Words of the Prophet: Your Family


Gordon B. Hinckley
Here are the spiritual blueprints for a happy home.
President Gordon B. Hinckley teaches us how to strengthen our families and increase our happiness at home.

Your Family

You will know no greater happiness than that found in your home (from Ensign, May 1998, 51).

The greatest joys of life are experienced in happy family relationships. The most poignant of sorrows, the most bleak and forlorn feelings of misery come of unhappy family life (from Ensign, Aug. 1992, 5).

The Stuff of Which Eternity Is Made

The family is divine. It was instituted by our Heavenly Father. It encompasses the most sacred of all relationships. Only through its organization can the purposes of the Lord be fulfilled (from Ensign, Jan. 1994, 5).

We have learning to gain, work to do, service to give. We are here with a marvelous inheritance, a divine endowment. How different this world would be if every person realized that all of his actions have eternal consequences. How much more satisfying our years may be if in our accumulation of knowledge, in our relationships with others, in our business affairs, in our courtship and marriage, and in our family rearing, we recognize that we form each day the stuff of which eternity is made (from Ensign, Jan. 1994, 4).

Strengthen the Family You’re in Now

Let us continually work to strengthen our families. … Let us not take one another for granted, but let us constantly work to nurture a spirit of love and respect for each other. We must guard against faultfinding, anger, and disrespect one for another (from Ensign, May 1999, 88–89).

If we would look for the virtues in one another and not the vices, there would be much more of happiness in the homes of our people. There would be far less of divorce, much less of infidelity, much less of anger and rancor and quarreling. There would be more of forgiveness, more of love, more of peace, more of happiness. This is as the Lord would have it (from Ensign, May 1998, 51).

Pray Together to Stay Together

I feel satisfied that there is no adequate substitute for the morning and evening practice of kneeling together—father, mother, and children. This, more than soft carpets, more than lovely draperies, more than cleverly balanced color schemes, is the thing that will make for better and more beautiful homes (from Ensign, Feb. 1991, 2).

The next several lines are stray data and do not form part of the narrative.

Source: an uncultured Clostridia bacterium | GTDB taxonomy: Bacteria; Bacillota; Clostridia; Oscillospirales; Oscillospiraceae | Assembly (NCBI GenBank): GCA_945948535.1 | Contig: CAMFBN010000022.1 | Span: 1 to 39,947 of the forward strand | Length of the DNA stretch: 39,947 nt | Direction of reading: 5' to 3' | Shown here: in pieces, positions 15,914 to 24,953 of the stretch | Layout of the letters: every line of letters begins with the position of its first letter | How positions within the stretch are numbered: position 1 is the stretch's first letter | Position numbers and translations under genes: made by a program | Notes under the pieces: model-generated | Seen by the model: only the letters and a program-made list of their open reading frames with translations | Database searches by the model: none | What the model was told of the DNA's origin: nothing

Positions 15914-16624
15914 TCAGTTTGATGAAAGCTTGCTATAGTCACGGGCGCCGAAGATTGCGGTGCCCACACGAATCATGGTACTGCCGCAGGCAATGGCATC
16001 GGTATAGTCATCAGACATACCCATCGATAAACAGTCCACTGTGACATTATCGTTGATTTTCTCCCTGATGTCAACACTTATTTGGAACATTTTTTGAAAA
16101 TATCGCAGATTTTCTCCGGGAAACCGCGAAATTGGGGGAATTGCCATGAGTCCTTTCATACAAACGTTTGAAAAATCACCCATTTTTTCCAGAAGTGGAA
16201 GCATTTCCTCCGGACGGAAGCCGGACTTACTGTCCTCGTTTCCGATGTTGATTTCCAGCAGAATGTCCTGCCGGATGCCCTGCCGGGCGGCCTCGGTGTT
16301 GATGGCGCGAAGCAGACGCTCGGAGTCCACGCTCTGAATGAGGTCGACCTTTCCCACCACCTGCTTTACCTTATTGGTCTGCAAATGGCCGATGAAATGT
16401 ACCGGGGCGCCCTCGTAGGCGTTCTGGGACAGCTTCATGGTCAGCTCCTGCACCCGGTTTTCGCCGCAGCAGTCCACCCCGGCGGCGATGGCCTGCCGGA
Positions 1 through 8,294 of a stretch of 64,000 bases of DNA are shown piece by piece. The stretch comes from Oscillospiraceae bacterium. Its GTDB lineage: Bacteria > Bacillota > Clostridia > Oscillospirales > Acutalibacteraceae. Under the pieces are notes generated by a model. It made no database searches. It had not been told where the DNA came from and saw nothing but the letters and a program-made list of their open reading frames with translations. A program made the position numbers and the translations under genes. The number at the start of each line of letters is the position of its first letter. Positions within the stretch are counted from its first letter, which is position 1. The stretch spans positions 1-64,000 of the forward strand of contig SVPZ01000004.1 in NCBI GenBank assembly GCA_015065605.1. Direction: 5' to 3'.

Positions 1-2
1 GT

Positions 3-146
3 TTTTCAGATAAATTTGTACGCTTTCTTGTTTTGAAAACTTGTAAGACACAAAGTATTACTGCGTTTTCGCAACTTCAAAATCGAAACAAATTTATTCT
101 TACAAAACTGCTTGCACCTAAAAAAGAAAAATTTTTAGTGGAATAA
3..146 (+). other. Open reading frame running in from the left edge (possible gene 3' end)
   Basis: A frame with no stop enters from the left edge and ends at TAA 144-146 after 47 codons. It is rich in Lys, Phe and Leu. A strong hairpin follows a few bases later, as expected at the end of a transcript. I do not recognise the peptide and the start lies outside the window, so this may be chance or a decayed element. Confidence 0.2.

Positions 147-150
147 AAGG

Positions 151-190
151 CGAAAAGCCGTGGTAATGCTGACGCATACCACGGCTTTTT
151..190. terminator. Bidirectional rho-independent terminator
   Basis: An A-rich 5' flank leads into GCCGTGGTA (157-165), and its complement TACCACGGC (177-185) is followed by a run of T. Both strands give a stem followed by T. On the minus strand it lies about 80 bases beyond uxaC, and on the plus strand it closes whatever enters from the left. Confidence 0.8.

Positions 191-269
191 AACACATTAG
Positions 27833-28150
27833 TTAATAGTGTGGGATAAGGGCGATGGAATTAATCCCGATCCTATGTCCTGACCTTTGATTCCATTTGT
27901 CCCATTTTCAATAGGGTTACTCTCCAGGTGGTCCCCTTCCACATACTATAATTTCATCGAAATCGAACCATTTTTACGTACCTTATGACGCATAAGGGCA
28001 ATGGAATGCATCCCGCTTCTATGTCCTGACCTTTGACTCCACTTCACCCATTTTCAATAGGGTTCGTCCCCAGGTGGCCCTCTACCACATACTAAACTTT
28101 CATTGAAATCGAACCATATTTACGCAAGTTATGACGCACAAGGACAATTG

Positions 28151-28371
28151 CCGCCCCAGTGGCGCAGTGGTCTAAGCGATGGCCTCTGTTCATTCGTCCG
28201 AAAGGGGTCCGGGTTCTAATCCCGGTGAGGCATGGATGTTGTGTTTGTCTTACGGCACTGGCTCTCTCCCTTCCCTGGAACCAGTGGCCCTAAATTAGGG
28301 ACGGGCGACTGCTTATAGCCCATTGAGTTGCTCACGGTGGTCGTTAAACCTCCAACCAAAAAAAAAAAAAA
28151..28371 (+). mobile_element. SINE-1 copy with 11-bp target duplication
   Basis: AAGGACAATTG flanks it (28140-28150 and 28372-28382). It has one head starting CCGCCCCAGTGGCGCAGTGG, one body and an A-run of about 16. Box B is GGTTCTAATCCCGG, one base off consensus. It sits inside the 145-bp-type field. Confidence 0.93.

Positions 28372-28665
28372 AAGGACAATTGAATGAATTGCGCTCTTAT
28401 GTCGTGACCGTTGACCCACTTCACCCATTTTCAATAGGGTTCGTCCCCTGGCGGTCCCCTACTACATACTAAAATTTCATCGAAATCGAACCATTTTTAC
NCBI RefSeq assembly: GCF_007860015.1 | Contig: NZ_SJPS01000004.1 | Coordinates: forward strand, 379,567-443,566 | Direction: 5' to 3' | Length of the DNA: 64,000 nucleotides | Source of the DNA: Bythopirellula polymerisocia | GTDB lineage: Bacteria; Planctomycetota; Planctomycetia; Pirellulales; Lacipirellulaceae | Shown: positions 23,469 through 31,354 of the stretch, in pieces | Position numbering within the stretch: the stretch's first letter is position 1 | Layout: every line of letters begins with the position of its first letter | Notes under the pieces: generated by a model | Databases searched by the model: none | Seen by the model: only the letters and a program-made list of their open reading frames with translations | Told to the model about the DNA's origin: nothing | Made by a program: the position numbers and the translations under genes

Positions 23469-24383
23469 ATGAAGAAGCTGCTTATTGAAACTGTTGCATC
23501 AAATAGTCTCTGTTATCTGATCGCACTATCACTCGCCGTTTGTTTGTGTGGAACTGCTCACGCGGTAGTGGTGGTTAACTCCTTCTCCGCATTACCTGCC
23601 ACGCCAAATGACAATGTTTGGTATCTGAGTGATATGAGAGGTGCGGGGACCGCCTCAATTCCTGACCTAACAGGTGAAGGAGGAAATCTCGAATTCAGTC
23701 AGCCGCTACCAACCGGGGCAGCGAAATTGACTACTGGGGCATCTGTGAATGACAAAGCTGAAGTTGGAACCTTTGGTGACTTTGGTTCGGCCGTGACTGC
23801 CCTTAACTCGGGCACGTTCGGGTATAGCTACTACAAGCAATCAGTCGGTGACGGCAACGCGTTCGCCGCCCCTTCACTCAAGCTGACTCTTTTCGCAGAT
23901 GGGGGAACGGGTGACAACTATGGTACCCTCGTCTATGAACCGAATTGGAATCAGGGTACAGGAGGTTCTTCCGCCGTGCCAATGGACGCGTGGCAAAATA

In such a home, parents are loved and not dreaded; they are appreciated and not feared. And children are regarded as gifts of the Lord, to be cared for, nurtured, encouraged, and directed.

There may be an occasional disagreement; there may be small quarrels. But if there is prayer in the family, and love, and consideration, there will be a residue of affection that will bind forever and a loyalty that will always guide (from Ensign, Jan. 1994, 5).

Aim for a Temple Marriage

Every normal young man desires a wife. Every normal young woman desires a husband. Be worthy of the mate you choose. Respect him or her. Give encouragement to him or her. Love your companion with all your heart. This will be the most important decision of your life, the individual whom you marry.

There is no substitute for marrying in the temple. It is the only place under the heavens where marriage can be solemnized for eternity. Don’t cheat yourself. Don’t cheat your companion. Don’t shortchange your lives. Marry the right person in the right place at the right time.

Choose a companion of your own faith. You are much more likely to be happy. Choose a companion you can always honor, you can always respect, one who will complement you in your own life, one to whom you can give your entire heart, your entire love, your entire allegiance, your entire loyalty (from Ensign, Feb. 1999, 2).

A Strong Family Is Worth the Work

I believe in the family where there is a husband who regards his companion as his greatest asset and treats her accordingly; where there is a wife who looks upon her husband as her anchor and strength, her comfort and security; where there are children who look to mother and father with respect and gratitude; where there are parents who look upon those children as blessings and find a great and serious and wonderful challenge in their nurture and rearing. The cultivation of such a home requires effort and energy, forgiveness and patience, love and endurance and sacrifice; but it is worth all of these and more (from Ensign, Aug. 1992, 5–6).

When all is said and done, this is what the gospel is about. The family is a creation of God. It is the basic creation. The way to strengthen the nation is to strengthen the homes of the people (from Ensign, May 1998, 51).

[illustrations] Illustrated by Dilleen Marsh